1. Jay, I appreciate the link.

      I have been uncomfortable with the American Flag in the church for a long time. It is a flag that definitely does not stand for peace, but for war.

      The only One Who brings Peace is the Savior, by the blood of His Cross.

      1. Rigmath, the Washington National Cathedral has a unique place. It was chartered by Congress; it is the seat (“Cathedra”) of the Presiding Bishop of the Episcopal Church although the PB’s office is in New York City. It is also the cathedral for the Episcopal Diocese of Washington; the diocese’s offices are a few yards away.

        It also has strong links to the government. When 9/11 happened. there was a service in the Cathedral a few days later. The funerals for Presidents Ford and Reagan were held there. There are statues of Washington and Lincoln at the rear of the nave, and Woodrow Wilson and his wife are buried there.

        The proper name of the cathedral is “The Cathedral Church of St. Peter and St. Paul.”

        1. I understand what you are saying, and I appreciate it.

          I guess I object to the militarism the “flag” puts on faith. What I look for is for the church to influence the government to look for peace, for people to be comforted. I do not see the church as a place to rally a nation for war, or to assert that faith in Christ must be marked by a fervent Patriotism to government.

          In fundystan, the church looks to use government as a tool to bend other people to its will. This is not supposed to be the aim of Christianity, at least from what I read in the Scripture.

          So I suppose my discomfort is somewhat from how I have seen patriotic concepts used in the church.

    1. Are you sure it’s a linear scale? I think it is probably asymptotic, probably fitting a simple log.

  16. rtgmath, you’re very correct. I hated it when Nixon usurped the American flag to support his policies and his politics.

    The National Cathedral is very, very sensitive to the peace issue. They often host seminars, etc on this topic.

    The normal Sunday services do not feature a flag.

  17. The kid to the right of the songleader is the only one who actually looks like a cowboy — lean, steely eyed, hat pulled low. The rest just look lost. Bewildering mix of cowboy and military, I love the funds discipline at the end — absolutely no clapping permitted.

  18. Well, that was different. Joking aside, the bible does use military metaphors, and there really isn’t anything wrong with paying a decent respect to the virtues of the cowboy or the good soldier as long as men are not unduly exalted. The issue I would take with things of this sort is that sometimes there seems to be some confusion as to whether we’re rendering unto Caesar that which is Caesar’s or rendering unto God that which is God’s. When a religious meeting starts to resemble a political rally, a Fourth of July parade, or a square dance, you may have a serious problem on your hands. Whatever you think about having “cowboy’s” singing at a vacation bible school, however; that “cowboy/soldier” mix with a “pledge of allegience to the bible thrown in would strike most people as pretty strange if nothing else.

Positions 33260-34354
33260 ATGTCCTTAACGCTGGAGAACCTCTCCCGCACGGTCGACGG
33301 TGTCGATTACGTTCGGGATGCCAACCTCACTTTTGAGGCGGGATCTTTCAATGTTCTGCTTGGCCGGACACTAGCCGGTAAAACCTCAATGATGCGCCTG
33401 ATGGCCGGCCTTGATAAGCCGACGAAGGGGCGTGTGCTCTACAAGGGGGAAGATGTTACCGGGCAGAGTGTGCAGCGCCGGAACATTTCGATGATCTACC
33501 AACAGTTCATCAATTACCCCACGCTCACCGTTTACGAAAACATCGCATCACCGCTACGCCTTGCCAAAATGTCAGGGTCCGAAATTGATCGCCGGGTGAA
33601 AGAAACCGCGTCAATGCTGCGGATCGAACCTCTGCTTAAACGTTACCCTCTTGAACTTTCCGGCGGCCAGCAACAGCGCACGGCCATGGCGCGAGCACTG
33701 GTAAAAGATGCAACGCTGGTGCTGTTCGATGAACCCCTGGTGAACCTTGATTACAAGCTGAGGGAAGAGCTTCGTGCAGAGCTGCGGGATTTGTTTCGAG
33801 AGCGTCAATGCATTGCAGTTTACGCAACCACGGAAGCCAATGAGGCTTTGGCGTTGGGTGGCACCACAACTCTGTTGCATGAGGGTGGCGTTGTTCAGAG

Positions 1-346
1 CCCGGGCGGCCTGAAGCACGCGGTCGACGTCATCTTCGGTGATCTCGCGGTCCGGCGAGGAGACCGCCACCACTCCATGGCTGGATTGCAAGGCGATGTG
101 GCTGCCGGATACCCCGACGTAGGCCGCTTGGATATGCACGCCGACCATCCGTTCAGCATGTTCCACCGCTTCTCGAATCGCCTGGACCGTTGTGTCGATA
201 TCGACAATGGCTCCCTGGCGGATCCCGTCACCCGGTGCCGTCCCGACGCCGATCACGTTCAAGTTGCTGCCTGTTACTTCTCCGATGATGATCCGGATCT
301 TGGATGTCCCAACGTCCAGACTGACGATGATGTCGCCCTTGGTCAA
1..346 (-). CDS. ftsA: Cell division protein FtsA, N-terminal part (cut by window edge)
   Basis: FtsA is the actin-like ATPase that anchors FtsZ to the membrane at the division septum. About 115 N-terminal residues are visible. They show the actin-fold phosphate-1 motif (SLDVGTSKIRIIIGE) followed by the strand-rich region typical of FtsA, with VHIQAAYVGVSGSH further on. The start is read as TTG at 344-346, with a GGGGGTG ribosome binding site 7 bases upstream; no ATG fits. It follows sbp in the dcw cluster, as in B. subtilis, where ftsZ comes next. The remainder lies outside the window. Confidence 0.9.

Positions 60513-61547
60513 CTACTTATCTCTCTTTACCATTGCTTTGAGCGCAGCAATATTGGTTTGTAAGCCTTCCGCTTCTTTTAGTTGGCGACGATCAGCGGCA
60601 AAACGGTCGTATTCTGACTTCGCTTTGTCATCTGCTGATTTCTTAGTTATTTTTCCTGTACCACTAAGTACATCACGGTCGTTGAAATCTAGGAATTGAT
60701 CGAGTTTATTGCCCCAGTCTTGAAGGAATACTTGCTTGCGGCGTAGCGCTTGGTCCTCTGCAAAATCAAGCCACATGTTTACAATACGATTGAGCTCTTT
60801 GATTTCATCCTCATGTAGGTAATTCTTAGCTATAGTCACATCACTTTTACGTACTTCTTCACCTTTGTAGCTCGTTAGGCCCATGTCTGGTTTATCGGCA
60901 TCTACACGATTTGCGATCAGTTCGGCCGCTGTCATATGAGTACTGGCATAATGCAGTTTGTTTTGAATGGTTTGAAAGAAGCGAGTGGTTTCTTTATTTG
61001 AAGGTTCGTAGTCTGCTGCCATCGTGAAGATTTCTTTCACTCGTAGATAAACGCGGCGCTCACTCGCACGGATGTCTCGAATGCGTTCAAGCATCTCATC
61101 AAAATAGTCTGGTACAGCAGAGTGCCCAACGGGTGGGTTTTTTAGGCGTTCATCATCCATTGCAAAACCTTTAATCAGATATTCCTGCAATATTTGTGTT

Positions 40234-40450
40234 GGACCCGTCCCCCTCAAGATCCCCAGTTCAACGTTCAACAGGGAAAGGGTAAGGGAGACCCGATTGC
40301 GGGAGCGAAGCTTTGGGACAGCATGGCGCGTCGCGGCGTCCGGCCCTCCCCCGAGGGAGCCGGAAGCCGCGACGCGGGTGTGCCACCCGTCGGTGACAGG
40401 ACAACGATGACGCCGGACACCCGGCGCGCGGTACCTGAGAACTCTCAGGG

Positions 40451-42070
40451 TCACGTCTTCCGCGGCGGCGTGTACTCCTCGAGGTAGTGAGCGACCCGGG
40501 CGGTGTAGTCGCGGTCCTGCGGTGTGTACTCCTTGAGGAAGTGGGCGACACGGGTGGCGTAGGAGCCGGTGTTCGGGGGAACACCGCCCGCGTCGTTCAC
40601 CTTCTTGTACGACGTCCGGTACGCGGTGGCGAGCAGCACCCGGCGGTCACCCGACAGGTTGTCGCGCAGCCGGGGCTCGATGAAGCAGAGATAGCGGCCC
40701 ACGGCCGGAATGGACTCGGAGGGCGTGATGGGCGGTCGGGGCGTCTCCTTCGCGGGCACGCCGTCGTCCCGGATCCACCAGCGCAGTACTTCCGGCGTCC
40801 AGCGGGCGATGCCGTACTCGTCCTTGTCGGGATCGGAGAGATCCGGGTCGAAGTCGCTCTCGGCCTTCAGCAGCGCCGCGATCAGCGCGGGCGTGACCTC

A number of years ago, I was asked to write some lyrics for possible use by a country/western musician at a charity event that sort of had a cowboy theme. To the best of my knowledge though, none of those attending were under the impression that they were going to a church service. Alas, neither set of lyrics were used 😉

  19. For what it’s worth (probably nothing) here’s the latest revision of one of the sets of lyrics:

    My mother died of cancer
    When I was just fifteen.
    And as for Dad, well let’s just say, we didn’t see eye to eye.
    October 3rd of ’53, the day I turned eighteen,
    I caught a bus to Texas, didn’t even say goodbye.

    I took work on a ranch because I needed room and board.
    I thought about my parents and I’d never been so tired.
    I was bawling like a baby when I saw him riding up,
    And when he looked right through me, I was sure that I was fired.

    I never knew a tougher man, but ‘neath that leather hide
    Pumped a heart as big as Texas
    Like an oil well inside.
    His spine was tempered steel,
    but I’d really have to say,
    The compassion of a cowboy
    made the difference that day.

    He said, “You’re looking inside, Son, it’s time that you looked up.
    Until I lost my wife and baby, I thought I was tough.
    That’s when I trusted Jesus, I just never felt the need,
    But when all that’s left is what you are, sometimes that ain’t enough.”

    He taught me how to rope and ride, and how to brand a calf.
    Now I got pretty good, but then I’m not much one to boast.
    I learned to be a cowboy, but of all the things he taught,
    Integrity and honor are the two I value most.

    There ain’t no little people and there ain’t no little jobs.
    And never do in darkness what would shame you in the day.
    And when you give your word, you’d best be sure to follow through.
    And a man without a nickel can give himself away.

    A preacher gave a message about the love of God
    As I sat there in the pew last Sunday morning with my wife.
    I’ve heard sermons on this subject, but the one I best recall
    Was the flesh and blood example of a Texas cowboy’s life.

    I never knew a tougher man, but ‘neath that leather hide
    Pumped a heart as big as Texas, like an oil well inside.
    He’s been gone for many years now, but the spirit lives today
    Of a tough old Texas cowboy who gave himself away.

    1. I like this! This is how cowboy songs do gospel music. Cowboy songs often tell a story, so the genre lends itself well to testimonies set to music.